A320ajm From United Kingdom, joined May 2006, 498 posts, RR: 0 Posted (6 months 4 weeks 22 hours ago) and read 2305 times:
After reading an avherlad article (http://avherald.com/h?article=4157d291/0001&opt=0) about an aircraft with landing gear failure, I noticed in the picture caption that the Airport FRS had foamed the runway. I remember seeing this in films about aircraft disasters when I was younger, but how common is it?
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tdscanuck From Canada, joined Jan 2006, 12709 posts, RR: 81 Reply 1, posted (6 months 4 weeks 16 hours ago) and read 2189 times:
Quoting A320ajm (Thread starter): I noticed in the picture caption that the Airport FRS had foamed the runway. I remember seeing this in films about aircraft disasters when I was younger, but how common is it?
They tend to do it as soon as the aircraft comes to a stop. A Lear came down at Boeing Field a few years ago with their nose gear stuck sideways. They came to a smoky stop about mid-runway, at which point the Boeing Fire department turned the place into a foam party for about 100m in every direction.
ARFFdude From United States of America, joined Aug 2007, 138 posts, RR: 1 Reply 2, posted (6 months 4 weeks 16 hours ago) and read 2172 times:
Overall I'd say it's fairly rare. There are several reasons for this.
First, foam is expensive. A five gallon drum is about $100 to $200 depending on the concentration (either 3% or 6%, 1% is not allowed for ARFF purposes). Note that that's the pure foam, which will yield much more than 5 gallons when mixed in with water. If I remember correctly, the Striker 1500 fire truck holds about 200 gallons of pure foam, so you're talking between about $4,000 and $8,000.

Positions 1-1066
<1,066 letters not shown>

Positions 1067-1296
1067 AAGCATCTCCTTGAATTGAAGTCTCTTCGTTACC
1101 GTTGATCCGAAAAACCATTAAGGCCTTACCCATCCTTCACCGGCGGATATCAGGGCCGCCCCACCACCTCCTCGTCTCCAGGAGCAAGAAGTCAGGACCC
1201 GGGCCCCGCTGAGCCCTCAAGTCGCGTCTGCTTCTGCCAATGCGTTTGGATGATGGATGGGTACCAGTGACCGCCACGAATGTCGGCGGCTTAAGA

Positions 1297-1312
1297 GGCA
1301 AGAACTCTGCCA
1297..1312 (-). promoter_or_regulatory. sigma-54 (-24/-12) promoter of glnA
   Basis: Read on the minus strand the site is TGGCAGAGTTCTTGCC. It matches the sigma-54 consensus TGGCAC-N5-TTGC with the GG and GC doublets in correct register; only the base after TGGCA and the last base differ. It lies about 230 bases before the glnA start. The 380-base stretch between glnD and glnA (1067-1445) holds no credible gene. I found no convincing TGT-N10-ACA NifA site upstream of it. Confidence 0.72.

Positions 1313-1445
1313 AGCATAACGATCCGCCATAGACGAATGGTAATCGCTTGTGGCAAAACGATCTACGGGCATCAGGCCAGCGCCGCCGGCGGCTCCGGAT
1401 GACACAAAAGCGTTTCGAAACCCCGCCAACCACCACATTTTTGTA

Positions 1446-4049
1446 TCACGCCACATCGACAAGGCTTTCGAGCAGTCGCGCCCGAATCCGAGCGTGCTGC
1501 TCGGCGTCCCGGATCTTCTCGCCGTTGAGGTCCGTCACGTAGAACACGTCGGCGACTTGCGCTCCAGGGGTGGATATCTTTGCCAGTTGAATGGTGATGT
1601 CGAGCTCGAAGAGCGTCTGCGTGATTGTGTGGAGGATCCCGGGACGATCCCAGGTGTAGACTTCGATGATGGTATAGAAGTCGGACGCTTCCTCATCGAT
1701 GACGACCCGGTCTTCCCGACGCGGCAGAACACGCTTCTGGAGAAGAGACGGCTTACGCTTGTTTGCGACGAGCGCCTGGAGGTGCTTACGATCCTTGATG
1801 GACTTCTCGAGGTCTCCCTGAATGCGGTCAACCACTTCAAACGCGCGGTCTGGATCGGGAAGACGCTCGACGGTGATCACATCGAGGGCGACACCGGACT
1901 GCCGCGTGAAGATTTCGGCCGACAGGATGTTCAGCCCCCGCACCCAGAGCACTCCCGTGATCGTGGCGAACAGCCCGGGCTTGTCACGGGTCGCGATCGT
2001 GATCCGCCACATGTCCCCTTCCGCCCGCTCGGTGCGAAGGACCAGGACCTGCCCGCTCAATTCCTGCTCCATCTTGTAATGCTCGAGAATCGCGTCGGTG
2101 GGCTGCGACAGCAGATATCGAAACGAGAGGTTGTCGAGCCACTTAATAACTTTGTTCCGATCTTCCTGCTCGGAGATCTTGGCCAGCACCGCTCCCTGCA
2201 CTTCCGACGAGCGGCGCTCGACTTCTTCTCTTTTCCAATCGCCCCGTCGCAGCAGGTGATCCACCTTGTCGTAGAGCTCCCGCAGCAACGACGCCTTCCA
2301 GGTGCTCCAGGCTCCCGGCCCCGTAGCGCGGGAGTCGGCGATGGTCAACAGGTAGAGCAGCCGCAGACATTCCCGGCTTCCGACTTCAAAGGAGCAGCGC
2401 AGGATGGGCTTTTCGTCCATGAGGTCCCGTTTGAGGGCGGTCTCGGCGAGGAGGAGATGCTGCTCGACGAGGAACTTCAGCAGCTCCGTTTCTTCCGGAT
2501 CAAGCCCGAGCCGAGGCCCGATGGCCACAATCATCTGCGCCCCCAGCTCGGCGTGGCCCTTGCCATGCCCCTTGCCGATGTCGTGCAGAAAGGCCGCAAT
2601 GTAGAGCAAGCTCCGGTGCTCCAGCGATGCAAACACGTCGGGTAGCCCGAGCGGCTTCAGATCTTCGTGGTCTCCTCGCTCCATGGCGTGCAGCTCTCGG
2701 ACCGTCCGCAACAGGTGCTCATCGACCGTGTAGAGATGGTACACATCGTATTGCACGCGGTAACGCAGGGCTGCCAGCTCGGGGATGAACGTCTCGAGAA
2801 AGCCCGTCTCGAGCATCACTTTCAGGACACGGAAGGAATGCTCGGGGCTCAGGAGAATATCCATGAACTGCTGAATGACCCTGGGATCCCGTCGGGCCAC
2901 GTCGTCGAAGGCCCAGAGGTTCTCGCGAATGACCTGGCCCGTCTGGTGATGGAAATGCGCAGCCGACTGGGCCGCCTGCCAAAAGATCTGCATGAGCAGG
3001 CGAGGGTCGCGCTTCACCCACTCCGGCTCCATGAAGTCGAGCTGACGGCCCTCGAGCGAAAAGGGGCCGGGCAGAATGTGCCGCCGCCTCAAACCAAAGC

Also, it takes a long time to refill. So say that you foam one portion of the runway, but the plane doesn't land exactly there, or it skids off onto another unfoamed section. If you spent all your foam already, well now you don't have any left over for the actual crash.
This is an interesting quick read on the subject here. The FAA specifically warns against attempting to foam a runway with Aqueous Film Forming Foam (AFFF), which is the style of foam most widely used (by a very large margin, I would imagine), in ARFF trucks.
RFields5421 From United States of America, joined Jul 2007, 6140 posts, RR: 25 Reply 4, posted (6 months 4 weeks 9 hours ago) and read 2003 times:
Foam also isn't traction friendly to emergency vehicles or rescuers. The slippery stuff can make it more difficult to get help to the right place. Foam can make it harder for pax evacuating an aircraft to get away from danger.
If there is an actual fire or smoking metal, tires, brakes, etc - foam is great to smother it. And knocking down the fire or parts hot enough to smoke is the first priority.